Perhaps more than that of any other minority, the history of African Americans in this country has been a long and complex story. During the slave trade in the early history of the United States, millions of blacks were brought from Africa. By the late 1700s, almost 4 million slaves lived in the southern states. While some slave masters may have tried to treat their black slaves humanely, the slaves felt deeply their loss of homeland, family, and freedom. In addition, harsh working conditions, physical beatings, manacles, branding, and castration were common. Nor did the slaves always passively give in to their masters' whims; sometimes slaves rebelled against their masters. Out of all of this oppression evolved a variety of uniquely African‐American forms of art and music, including gospel, jazz, and the blues.
The formal abolition of slavery during the Civil War forever altered the life of blacks, especially in the South. Yet the one form of group closure—slavery—was replaced by another—discrimination. The behavior of the former slaves was closely monitored, and they were quickly punished for their “transgressions.” The result was continual denial of black people's political and civil rights. Legislation was also passed legalizing segregation of blacks from whites in public places like trains and restaurants. However, following the Civil War, most states in the South passed legislation against the interests of blacks, which became known as the Jim Crow laws. The laws, for example, prohibited blacks from attending white schools, theaters, restaurants, and hotels.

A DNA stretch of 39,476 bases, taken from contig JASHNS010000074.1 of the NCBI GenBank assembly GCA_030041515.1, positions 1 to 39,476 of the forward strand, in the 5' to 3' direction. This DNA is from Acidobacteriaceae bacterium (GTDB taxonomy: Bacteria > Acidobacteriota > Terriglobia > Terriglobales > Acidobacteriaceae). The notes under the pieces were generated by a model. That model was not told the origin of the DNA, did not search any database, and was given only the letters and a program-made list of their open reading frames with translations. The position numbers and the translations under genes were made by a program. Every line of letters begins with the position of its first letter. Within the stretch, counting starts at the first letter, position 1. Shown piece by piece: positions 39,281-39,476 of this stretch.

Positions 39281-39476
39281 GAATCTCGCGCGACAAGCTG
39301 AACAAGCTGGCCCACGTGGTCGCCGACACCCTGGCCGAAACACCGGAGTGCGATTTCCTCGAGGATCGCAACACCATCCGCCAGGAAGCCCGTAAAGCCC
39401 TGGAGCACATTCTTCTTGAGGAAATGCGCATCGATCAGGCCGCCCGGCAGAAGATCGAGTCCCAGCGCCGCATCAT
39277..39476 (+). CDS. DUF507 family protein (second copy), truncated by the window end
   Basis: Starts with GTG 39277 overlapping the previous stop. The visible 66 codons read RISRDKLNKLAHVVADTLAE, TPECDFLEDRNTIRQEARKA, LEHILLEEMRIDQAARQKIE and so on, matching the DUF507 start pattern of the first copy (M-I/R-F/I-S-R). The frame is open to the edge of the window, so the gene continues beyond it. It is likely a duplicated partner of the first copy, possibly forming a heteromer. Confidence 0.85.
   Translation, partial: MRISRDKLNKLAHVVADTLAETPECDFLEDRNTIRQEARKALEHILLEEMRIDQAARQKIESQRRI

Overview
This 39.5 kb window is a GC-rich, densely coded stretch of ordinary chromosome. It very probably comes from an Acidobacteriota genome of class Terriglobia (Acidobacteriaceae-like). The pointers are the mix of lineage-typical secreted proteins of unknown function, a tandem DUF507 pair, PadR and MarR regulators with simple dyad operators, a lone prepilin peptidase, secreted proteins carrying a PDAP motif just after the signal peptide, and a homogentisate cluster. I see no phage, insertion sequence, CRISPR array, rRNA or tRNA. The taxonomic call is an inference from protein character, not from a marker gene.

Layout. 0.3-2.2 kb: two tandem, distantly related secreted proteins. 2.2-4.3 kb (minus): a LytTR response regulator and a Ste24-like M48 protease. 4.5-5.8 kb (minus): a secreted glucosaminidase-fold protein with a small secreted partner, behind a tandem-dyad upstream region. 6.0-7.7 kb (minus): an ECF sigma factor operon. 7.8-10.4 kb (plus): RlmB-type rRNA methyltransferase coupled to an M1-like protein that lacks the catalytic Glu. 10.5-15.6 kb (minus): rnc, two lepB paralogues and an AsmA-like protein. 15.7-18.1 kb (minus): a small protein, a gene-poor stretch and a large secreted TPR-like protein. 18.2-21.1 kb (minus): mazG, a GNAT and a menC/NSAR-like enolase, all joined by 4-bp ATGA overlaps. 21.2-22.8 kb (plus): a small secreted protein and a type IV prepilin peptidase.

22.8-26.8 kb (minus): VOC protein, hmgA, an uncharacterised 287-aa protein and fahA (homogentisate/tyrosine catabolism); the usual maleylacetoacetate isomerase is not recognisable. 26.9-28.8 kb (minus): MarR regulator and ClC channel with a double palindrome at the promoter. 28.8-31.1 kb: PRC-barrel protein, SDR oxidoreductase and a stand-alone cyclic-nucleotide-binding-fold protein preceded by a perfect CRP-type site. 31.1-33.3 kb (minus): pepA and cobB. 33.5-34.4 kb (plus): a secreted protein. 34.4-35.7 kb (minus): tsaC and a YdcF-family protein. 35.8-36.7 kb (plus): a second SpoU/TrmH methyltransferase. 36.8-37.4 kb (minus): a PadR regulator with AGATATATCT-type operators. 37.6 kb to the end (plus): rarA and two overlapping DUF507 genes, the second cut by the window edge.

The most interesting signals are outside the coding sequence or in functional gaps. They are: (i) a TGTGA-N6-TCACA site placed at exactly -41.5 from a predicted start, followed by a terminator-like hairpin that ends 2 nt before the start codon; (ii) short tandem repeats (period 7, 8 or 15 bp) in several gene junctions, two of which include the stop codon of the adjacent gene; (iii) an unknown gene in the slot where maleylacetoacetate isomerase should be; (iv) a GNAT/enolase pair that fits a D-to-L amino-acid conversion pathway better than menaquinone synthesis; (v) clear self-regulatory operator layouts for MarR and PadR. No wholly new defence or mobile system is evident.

During the early decades of the 20th century, thousands of southern blacks moved to the North because of increased job opportunities. However, this migration did not always set well with northerners. Race riots exploded, and blacks encountered numerous forms of discrimination in housing, work, and politics.
This migration north continued both during and after World War II, especially with the increased automation being used on southern plantations. But blacks migrating north after World War II soon found the opportunities for work slim. Increased automation coupled with unions that exerted control over many occupations added to the prejudice and discrimination experienced by blacks.
The Civil Rights Movement
Blacks were largely denied opportunities for education and personal advancement until the early 1950s and 1960s. It was only then that the National Urban League and the National Association for the Advancement of Colored People (NAACP) began to have an effect on black civil rights.
Even before World War II, social advocates began challenging segregation in the military, as well as on buses and in schools, restaurants, swimming pools, and other public places. In 1954, in Brown v. Board of Education of Topeka, Kansas, the Supreme Court declared that “separate educational facilities are inherently unequal”—a decision that formed the basis of the civil rights movement of the 1950s to the 1970s. The decision was strongly opposed in some states, and groups like the Ku Klux Klan (KKK), which had formed during reconstruction, organized to intimidate and persecute blacks.